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Pennsylvania’s Laurel Highlands

by Susan O'Connor
Photo by David Radzieta

When you find yourself with a touch of wanderlust but you only have a three-day weekend, consider heading west toward the gorgeous westernmost ridges of the Appalachian Mountains, to Pennsylvania’s Laurel Highlands

Named for the native mountain laurel understory shrubs that grow and then bloom in late spring/early summer at higher elevations in the area, this gorgeous native plant is also the state flower of the Commonwealth of Pennsylvania. Covering three counties, the Laurel Highlands is 3,000 square miles of spectacular scenic vistas, no matter which season you go and explore. 

Depending on how scenic a route you choose to travel, and where exactly you intend to land, allow anywhere from two to three hours for your trip, which also allows for stopping along the way at the many roadside farm stands, scenic pull-over viewing areas, or any other place that catches your interest.

The Laurel Highlands is popular among outdoor enthusiasts for ALL the things… camping, hiking, mountain biking, hunting, whitewater rafting, trout fishing, downhill (and cross-country) skiing, golf and viewing wildlife. But because the Laurel Highlands offer four seasons of absolute natural beauty, it’s also home to several Frank Lloyd Wright homes, wineries, fine dining, and luxury resorts.

OUTDOOR ENTHUSIASTS LOVE OHIOPYLE

For the hiker or biker, Ohiopyle State Park hosts a portion of the Great Allegheny Passage and for the whitewater rafters, the park offers some of the best whitewater rafting in the eastern United States! Ohiopyle Falls, sometimes referred to as the “Niagara Falls of Western Pennsylvania,” lies at the very heart of Ohiopyle State Park. With a drop of 20 feet and a width spanning the entire Youghiogheny River, Ohiopyle Falls is one of the most visited and most photographed tourist attractions in the Laurel Highlands.

Not far from Ohiopyle you can tour the well-known homes designed by renowned architect, Frank Lloyd Wright: Fallingwater and Kentuck Knob

A couple explores the rocky edge behind Cucumber Falls, a 30 foot drop cascading over the rock edge at
Ohiopyle State Park on a spring day.
Photo by Wanderluster.

A DINING EXPERIENCE LIKE NO OTHER

You’ll also find the hidden treasure, TreeTops Restaurant. Located in Polymath Park, which is the home of two more of Wright’s homes: Duncan House and Mäntylä, plus Wright’s apprentice Peter Berndtson’s Balter and Blum Houses

TreeTops Restaurantis a dining experience unlike any other, literally tucked into the trees. TreeTops’ chef and staff provide top-notch service and fine cuisine while creating a relaxing atmosphere as you dine nurtured by nature on the tree-filled property. “Branch” dining is done inside the main building or on the patio, “Treehouse-style” is enjoyed in one of their private treehouse pods that surround the property. There isn’t a bad table in the place, but reservations are necessary for the treehouse pods. If you’re a true fan of Wright’s architecture, you can book a tour and dining experience or go all in and book a stay at one of these architectural treasures.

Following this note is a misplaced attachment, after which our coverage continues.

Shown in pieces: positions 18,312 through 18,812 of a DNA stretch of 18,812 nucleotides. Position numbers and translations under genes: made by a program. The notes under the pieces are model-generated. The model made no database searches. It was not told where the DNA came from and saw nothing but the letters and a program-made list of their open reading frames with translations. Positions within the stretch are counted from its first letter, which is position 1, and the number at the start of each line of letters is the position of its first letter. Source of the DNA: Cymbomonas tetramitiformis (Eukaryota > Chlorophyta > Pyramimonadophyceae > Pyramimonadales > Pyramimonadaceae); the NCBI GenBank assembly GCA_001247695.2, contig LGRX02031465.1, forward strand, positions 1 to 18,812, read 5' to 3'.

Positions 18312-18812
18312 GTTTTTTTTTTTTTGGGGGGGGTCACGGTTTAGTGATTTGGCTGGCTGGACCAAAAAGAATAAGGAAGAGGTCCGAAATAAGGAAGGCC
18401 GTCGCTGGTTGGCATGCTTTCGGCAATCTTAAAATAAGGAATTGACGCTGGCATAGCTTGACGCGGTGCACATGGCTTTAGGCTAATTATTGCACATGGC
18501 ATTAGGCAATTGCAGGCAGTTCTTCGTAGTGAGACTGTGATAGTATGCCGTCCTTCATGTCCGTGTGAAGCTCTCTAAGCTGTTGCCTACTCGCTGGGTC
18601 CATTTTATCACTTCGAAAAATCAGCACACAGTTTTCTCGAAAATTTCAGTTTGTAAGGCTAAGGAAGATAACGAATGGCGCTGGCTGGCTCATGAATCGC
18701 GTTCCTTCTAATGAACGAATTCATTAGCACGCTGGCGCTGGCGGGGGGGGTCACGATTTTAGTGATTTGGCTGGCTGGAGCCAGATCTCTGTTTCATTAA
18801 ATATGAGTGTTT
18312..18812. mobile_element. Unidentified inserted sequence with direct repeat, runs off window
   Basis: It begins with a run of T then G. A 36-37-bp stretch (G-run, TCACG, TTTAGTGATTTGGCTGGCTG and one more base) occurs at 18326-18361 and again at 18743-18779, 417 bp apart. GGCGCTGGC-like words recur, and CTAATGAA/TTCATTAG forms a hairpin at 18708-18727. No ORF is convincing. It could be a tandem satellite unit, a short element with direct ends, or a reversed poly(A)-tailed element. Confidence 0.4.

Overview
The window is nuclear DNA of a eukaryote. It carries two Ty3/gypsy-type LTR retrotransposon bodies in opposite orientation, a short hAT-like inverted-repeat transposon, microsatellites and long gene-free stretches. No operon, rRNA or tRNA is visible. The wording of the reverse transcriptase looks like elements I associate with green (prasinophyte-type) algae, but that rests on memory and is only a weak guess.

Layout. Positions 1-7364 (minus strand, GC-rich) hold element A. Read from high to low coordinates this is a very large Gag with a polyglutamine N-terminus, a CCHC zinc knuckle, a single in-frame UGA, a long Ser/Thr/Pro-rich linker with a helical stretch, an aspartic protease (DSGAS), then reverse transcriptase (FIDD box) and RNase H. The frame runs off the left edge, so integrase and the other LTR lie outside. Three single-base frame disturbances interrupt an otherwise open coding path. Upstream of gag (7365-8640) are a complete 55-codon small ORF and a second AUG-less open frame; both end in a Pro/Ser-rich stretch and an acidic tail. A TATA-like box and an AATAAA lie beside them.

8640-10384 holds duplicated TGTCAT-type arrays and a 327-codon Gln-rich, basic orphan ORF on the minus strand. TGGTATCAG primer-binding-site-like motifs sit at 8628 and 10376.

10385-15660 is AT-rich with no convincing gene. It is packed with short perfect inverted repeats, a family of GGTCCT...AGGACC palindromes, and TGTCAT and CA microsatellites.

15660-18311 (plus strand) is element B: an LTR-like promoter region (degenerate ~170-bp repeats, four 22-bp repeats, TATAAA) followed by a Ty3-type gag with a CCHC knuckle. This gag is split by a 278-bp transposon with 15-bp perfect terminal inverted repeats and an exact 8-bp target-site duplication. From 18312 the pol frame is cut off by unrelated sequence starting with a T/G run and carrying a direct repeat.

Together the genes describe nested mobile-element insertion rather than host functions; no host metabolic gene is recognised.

ON A CLEAR DAY YOU CAN SEE FOR MILES

If you love golf and award-winning accommodations and dining are more your style, the newly renovated Nemacolin Resort is only minutes from Ohiopyle. A short drive on the historic highway, National Pike (Route 40) not only leads you to Nemacolin but to other great destinations such as Fort Necessity Battlefield, Laurel Caverns, The Historic Summit Inn and The Cross of Christ at Jumonville, which on a clear day can be seen from many miles away. 

A MORE UNUSUAL ADVENTURE

If the PA Turnpike is your route of choice and you like your adventure a little more unusual, you may want to check out The Living Treasures Animal Park, south east of a small town named Donegal. First in Moraine, Pennsylvania, Living Treasures Wild Animal Park was built and opened in 1992 by Tom Guiher and his two young children, Fawn, 9, and Adam, 6. In 1997, the family purchased additional land which is the Laurel Highlands location called Living Treasures Animal Park. Fast forward to today and Tom’s children are grown and Adam owns and operates the Moraine location and his daughter and her husband manage the Donegal location.

Not only can you stop and visit the zoo, there are interactive experiences with some of the animals as well as on site accommodations available at the park’s Log Cabin Lodge and Suites which features 24 uniquely decorated rooms and 10 suites.

Photo courtesy Living Treasures Animal Park

From wineries and fine dining, to wild animals, raging rapids and sleeping in a yurt,  there is no shortage of adventures to be had when you plan a trip to the Laurel Highlands. Just head west!

By Melissa Howes-Vitek

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